Also known as Bakelite, polyoxybenzylmethylenglycolanhydride is a type of synthetically engineered plastic first made in the early 1900s. If you try to aggressively remove paint from an old Bakelite knob using only friction-based abrasion, you'll likely scar the Bakelite. To effectively eliminate the paint without damaging the underlying plastic, utilise a relatively mild solvent that will soften the paint without damaging the knob.
- Skill level:
Things you need
- Rubber gloves
- White spirit solvent
- Plastic masking sheeting
- Professional painter's tape
- 2.5 cm (1-inch) wide plastic putty knife
- 80-grit sandpaper
- Dental hook
- Steel wool
Prevent a potential rash by wearing rubber gloves.
Dampen a rag with white spirit solvent. Wipe down the painted Bakelite knob with the rag.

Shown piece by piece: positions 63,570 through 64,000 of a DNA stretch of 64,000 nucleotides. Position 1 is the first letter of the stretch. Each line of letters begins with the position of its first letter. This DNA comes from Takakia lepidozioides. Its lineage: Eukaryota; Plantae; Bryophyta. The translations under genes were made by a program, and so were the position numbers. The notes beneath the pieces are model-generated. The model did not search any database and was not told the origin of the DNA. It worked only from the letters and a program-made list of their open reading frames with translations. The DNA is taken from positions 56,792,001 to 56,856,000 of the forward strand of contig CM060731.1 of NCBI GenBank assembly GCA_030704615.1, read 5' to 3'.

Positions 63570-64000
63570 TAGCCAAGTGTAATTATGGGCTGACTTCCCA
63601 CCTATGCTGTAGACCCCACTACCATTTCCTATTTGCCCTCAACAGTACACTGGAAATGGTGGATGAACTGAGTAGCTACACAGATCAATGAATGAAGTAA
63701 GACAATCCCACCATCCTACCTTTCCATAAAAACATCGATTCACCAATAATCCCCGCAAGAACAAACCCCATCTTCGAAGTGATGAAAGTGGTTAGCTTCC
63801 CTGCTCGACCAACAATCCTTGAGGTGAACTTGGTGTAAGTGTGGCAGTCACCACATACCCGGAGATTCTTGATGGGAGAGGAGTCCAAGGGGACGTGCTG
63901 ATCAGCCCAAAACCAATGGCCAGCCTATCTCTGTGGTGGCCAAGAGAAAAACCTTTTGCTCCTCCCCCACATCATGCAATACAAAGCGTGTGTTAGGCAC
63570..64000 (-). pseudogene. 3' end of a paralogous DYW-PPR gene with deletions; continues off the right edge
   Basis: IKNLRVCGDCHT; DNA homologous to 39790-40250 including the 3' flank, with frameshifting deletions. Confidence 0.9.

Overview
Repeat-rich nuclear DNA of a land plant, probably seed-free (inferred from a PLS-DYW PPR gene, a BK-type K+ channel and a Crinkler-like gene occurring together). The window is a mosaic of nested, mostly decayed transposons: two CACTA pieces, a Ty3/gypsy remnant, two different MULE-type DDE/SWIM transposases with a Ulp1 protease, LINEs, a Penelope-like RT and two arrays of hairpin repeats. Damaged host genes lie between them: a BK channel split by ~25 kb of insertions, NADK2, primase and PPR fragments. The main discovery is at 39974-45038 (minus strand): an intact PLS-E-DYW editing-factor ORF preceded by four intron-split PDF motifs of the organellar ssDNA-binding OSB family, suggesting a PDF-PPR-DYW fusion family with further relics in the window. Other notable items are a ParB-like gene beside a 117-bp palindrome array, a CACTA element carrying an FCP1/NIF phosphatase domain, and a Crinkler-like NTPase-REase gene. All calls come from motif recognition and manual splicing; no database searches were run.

Quickly cover the knob, using plastic masking sheeting. Tape all four edges of the sheeting down to prevent air flow from drying the solvent.
Wait five to 10 minutes; remove the sheeting.
Scrape the loose paint from the Bakelite knob using a 2.5 cm (1-inch) wide plastic putty knife and sandpaper.
Scrape paint from detailed inundations, using a dental hook.
Clean the Bakelite knob using steel wool dampened with solvent. Dry the knob with a fresh rag.
Tips and warnings
- If your Bakelite knob is affixed to an item that runs on electricity, unplug the item before beginning work; white spirit is highly flammable.